The Role of Negligence in the Law of Restitution

24 Pages Posted: 27 Mar 2009 Last revised: 28 Feb 2011

Patrick Luff

Luff Law Firm, PLLC; University of Oxford - Faculty of Law

Date Written: March 27, 2009


Lying just beneath the surface of the law of restitution is fault. The fundamental rule on which restitution is based is that an individual may not keep that to which he is not entitled under circumstances that would make his retention of the res — be it money, real property, or something less tangible, such as a release from some obligation — unjust. But to understand this formulation of the basic principle, we must first understand an even more basic one: what makes the retention of the res unjust? This Article discusses one facet of the law of restitution — the role of negligence — to argue that the justness of the defendant keeping the benefit he has received from the plaintiff depends on whether (and to what extent) the parties had an opportunity to contract. Once it is determined whether the parties had that opportunity, the law then determines the degree to which it will excuse the fault of the parties, either in allowing restitution as a cause of action, or in using restitution as a measure of damages. Additionally, this Article considers whether various theories advanced for the law of restitution hold up when their explanations are applied to the way restitution treats negligence. This Article concludes that restitution as a quasi-contractual device best explains the way restitution treats negligence.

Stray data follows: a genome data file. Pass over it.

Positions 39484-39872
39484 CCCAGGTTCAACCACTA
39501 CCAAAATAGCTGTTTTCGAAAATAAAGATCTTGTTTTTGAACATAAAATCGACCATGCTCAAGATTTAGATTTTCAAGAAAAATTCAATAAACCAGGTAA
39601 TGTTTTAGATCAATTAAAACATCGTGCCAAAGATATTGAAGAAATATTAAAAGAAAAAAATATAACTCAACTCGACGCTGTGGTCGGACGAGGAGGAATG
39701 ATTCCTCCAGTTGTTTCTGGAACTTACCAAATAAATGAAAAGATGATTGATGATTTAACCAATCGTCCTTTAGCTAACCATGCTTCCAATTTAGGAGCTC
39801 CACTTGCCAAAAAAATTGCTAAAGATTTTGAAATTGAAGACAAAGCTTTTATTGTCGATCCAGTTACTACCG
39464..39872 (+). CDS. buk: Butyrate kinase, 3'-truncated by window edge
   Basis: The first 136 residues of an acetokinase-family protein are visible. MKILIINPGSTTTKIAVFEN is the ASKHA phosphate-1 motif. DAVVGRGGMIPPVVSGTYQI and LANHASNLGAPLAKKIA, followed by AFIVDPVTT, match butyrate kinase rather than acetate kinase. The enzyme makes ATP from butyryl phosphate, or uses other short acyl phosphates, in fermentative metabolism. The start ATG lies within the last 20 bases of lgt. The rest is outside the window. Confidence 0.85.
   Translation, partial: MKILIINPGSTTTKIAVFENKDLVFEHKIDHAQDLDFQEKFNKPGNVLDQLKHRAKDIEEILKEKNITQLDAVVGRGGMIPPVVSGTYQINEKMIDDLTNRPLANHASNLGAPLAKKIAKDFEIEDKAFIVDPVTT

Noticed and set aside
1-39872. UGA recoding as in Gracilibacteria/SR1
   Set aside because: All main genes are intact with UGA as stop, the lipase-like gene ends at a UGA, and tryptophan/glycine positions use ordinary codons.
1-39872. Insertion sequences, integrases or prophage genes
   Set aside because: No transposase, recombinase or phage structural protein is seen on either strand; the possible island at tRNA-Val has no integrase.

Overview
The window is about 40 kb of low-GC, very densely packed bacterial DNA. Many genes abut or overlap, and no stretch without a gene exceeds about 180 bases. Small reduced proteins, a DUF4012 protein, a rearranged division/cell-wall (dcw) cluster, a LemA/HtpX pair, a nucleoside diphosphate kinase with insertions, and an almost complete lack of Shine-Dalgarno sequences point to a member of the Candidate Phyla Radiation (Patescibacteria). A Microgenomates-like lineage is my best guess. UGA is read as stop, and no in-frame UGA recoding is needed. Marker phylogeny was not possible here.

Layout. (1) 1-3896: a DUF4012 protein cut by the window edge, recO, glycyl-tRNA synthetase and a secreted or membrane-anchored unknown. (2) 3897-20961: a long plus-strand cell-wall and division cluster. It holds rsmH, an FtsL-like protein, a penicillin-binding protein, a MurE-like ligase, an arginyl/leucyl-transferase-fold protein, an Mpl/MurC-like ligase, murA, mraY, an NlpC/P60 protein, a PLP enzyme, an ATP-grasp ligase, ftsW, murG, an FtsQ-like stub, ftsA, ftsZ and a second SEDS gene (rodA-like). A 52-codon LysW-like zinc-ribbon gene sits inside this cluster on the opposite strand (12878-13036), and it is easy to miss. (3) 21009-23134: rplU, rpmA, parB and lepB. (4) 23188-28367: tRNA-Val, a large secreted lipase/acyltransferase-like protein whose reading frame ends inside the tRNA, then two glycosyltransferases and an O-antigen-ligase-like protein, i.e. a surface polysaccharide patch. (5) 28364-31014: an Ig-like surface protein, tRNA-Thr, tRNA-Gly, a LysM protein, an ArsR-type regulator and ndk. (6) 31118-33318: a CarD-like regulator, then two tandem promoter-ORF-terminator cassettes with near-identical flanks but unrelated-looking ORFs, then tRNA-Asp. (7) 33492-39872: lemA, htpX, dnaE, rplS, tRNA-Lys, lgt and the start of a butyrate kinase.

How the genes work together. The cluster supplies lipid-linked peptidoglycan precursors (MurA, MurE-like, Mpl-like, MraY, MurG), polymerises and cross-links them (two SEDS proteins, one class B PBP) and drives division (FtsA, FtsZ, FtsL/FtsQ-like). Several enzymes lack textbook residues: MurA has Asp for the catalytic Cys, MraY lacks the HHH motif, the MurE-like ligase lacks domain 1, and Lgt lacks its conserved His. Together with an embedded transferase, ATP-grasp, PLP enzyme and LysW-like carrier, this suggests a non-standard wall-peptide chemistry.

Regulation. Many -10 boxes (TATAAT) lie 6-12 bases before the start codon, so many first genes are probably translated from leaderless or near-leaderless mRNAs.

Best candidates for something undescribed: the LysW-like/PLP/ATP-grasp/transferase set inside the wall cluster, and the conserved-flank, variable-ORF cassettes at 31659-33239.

Keywords: restitution, negligence

Suggested Citation

Luff, Patrick, The Role of Negligence in the Law of Restitution (March 27, 2009). Available at SSRN: or

Patrick A. Luff (Contact Author)

Luff Law Firm, PLLC ( email )

1350 Bandera Hwy.
Suite 803
Kerrville, TX TX 78028
United States
(512) 710-6830 (Phone)


University of Oxford - Faculty of Law ( email )

St. Cross Building
St. Cross Road
Oxford, OX1 3UJ
United Kingdom

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